A Guide To Stopping Your Honey From Crystallizing

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After you have extracted your honey and kept it in its container, you are ready to consume and/ or sell it, whichever of the two you might want to do. However, there are some instances wherein wrong storage conditions will lead the honey to crystalize, which happens when it hardens. This can make honey more difficult to eat or sell in its crystallized form. So, in that regard, how do you stop honey from crystalizing?

You can stop honey from crystalizing by keeping it stored at room temperature or as long as the temperatures don’t go below 50 degrees Fahrenheit. Keep honey out of the refrigerator as much as possible. Meanwhile, exposing crystalized honey to warmer temperatures will make it return to its liquid form.

If your honey ends up crystallizing, it’s going to be more difficult for you to use it. However, don’t think that it’s the end of the world when your honey does indeed crystalize. That’s because there are still remedies you can make use of to make your honey usable again. So, let’s get to know more about how to stop honey from crystalizing.

Why does my honey keep crystallizing?

One of the problems that beginner beekeepers tend to face after they have completed harvesting and then extracting their honey is the storage conditions in which honey should be stored, so that it stays at its best. And the reason why this is such a problem for many beginner beekeepers and even for those who are already experienced in the field is that honey will end up crystalizing when the storage conditions are not right.

But what is crystallization in honey? Crystallization in honey happens when the honey begins to harden and form crystals from the liquid form of honey that you are probably more familiar with. So, basically, honey becomes too hard in its crystallized form that it can be more difficult for you to use it properly whenever you want to use your honey for your food or drinks. Of course, if you are planning on selling honey, people probably won’t buy crystallized honey.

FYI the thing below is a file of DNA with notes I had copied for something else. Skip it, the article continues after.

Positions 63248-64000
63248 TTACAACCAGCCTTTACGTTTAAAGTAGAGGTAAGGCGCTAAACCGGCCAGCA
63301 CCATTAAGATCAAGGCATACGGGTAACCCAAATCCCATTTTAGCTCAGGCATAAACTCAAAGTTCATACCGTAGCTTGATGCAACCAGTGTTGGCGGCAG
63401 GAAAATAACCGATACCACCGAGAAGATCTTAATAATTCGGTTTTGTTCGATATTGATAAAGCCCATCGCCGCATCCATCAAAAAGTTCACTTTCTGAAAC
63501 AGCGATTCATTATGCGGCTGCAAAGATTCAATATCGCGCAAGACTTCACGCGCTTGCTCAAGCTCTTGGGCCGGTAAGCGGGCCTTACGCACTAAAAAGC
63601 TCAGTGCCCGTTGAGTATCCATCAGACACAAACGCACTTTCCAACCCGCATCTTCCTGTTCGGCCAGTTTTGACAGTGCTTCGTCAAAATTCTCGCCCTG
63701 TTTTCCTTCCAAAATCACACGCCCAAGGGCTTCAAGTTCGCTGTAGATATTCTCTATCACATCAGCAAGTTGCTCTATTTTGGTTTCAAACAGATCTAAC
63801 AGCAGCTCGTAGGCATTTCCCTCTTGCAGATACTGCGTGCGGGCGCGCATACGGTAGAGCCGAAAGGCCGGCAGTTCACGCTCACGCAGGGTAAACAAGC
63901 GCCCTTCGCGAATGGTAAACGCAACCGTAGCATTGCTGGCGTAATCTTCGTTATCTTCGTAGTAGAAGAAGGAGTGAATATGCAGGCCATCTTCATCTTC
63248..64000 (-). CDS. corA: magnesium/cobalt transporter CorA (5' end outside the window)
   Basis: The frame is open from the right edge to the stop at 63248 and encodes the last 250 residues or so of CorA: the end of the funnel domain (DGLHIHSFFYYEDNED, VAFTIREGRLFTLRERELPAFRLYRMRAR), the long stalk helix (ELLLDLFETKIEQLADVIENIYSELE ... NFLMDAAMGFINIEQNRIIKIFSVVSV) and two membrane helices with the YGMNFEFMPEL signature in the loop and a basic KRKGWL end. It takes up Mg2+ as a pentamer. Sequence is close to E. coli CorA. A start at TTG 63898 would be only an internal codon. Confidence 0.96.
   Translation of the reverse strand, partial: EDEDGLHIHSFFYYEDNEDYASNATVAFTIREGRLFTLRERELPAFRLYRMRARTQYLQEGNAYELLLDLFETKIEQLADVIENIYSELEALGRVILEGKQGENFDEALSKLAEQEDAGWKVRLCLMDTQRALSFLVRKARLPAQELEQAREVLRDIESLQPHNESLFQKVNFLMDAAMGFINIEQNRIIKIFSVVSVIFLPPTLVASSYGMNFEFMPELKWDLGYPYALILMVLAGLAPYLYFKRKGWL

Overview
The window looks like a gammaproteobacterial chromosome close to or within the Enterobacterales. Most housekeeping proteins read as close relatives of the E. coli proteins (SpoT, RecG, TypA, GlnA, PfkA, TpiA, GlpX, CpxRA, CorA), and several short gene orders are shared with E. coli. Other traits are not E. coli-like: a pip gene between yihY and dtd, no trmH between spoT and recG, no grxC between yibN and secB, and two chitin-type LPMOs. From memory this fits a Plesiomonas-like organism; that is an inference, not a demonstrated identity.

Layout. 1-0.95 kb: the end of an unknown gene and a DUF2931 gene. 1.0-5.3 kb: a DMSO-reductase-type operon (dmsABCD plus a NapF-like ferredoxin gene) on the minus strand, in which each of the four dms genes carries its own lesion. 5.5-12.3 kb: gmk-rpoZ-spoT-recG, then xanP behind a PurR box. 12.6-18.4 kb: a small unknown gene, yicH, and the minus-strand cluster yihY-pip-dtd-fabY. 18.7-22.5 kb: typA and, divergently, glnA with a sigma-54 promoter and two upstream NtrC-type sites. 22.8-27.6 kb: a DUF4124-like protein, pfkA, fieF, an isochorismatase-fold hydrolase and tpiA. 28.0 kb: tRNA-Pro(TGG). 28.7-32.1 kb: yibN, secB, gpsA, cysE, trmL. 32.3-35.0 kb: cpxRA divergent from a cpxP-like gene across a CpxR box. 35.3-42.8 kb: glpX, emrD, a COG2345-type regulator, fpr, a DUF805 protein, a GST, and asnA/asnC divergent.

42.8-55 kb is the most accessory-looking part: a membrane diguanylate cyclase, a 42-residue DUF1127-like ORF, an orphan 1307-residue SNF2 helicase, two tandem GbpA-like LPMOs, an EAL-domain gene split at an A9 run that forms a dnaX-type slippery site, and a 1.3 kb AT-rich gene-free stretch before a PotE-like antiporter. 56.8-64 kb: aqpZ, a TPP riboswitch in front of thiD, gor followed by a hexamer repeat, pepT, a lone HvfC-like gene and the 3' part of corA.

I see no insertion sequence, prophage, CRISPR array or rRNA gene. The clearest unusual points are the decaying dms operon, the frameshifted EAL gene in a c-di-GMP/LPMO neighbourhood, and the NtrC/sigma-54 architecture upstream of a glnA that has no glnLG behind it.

So, if you do notice that the honey you keep in your home does indeed crystalize more often than not, you might be wondering why that happens. For starters, you should understand the basic chemistry behind honey so that you can see why it easily crystalizes.

Honey is composed of about 70% sugar and less than 20% water. Meanwhile, the sugar honey is composed of is a combination of glucose and fructose. Fructose is the type of sugar that is easily soluble in water while glucose doesn’t dissolve as quickly and as easily as fructose does. So, because honey is only less than 20% water, what happens here is that the glucose may end up crystalizing when there is only so much water that can keep the sugars dissolved.

The two main reasons why honey can crystalize are temperature conditions and the ratio of fructose and glucose found in honey.

So, if you were to keep honey stored in a room or a spot that has temperatures that may end up going below 50 degrees Fahrenheit or about 10 degrees Celsius, the glucose that was barely dissolved in the honey’s water content will end up forming crystals as a result of the cold temperature. This can easily happen when you store your honey in the refrigerator or if you forgot to turn the heat on in your house during the middle of the winter.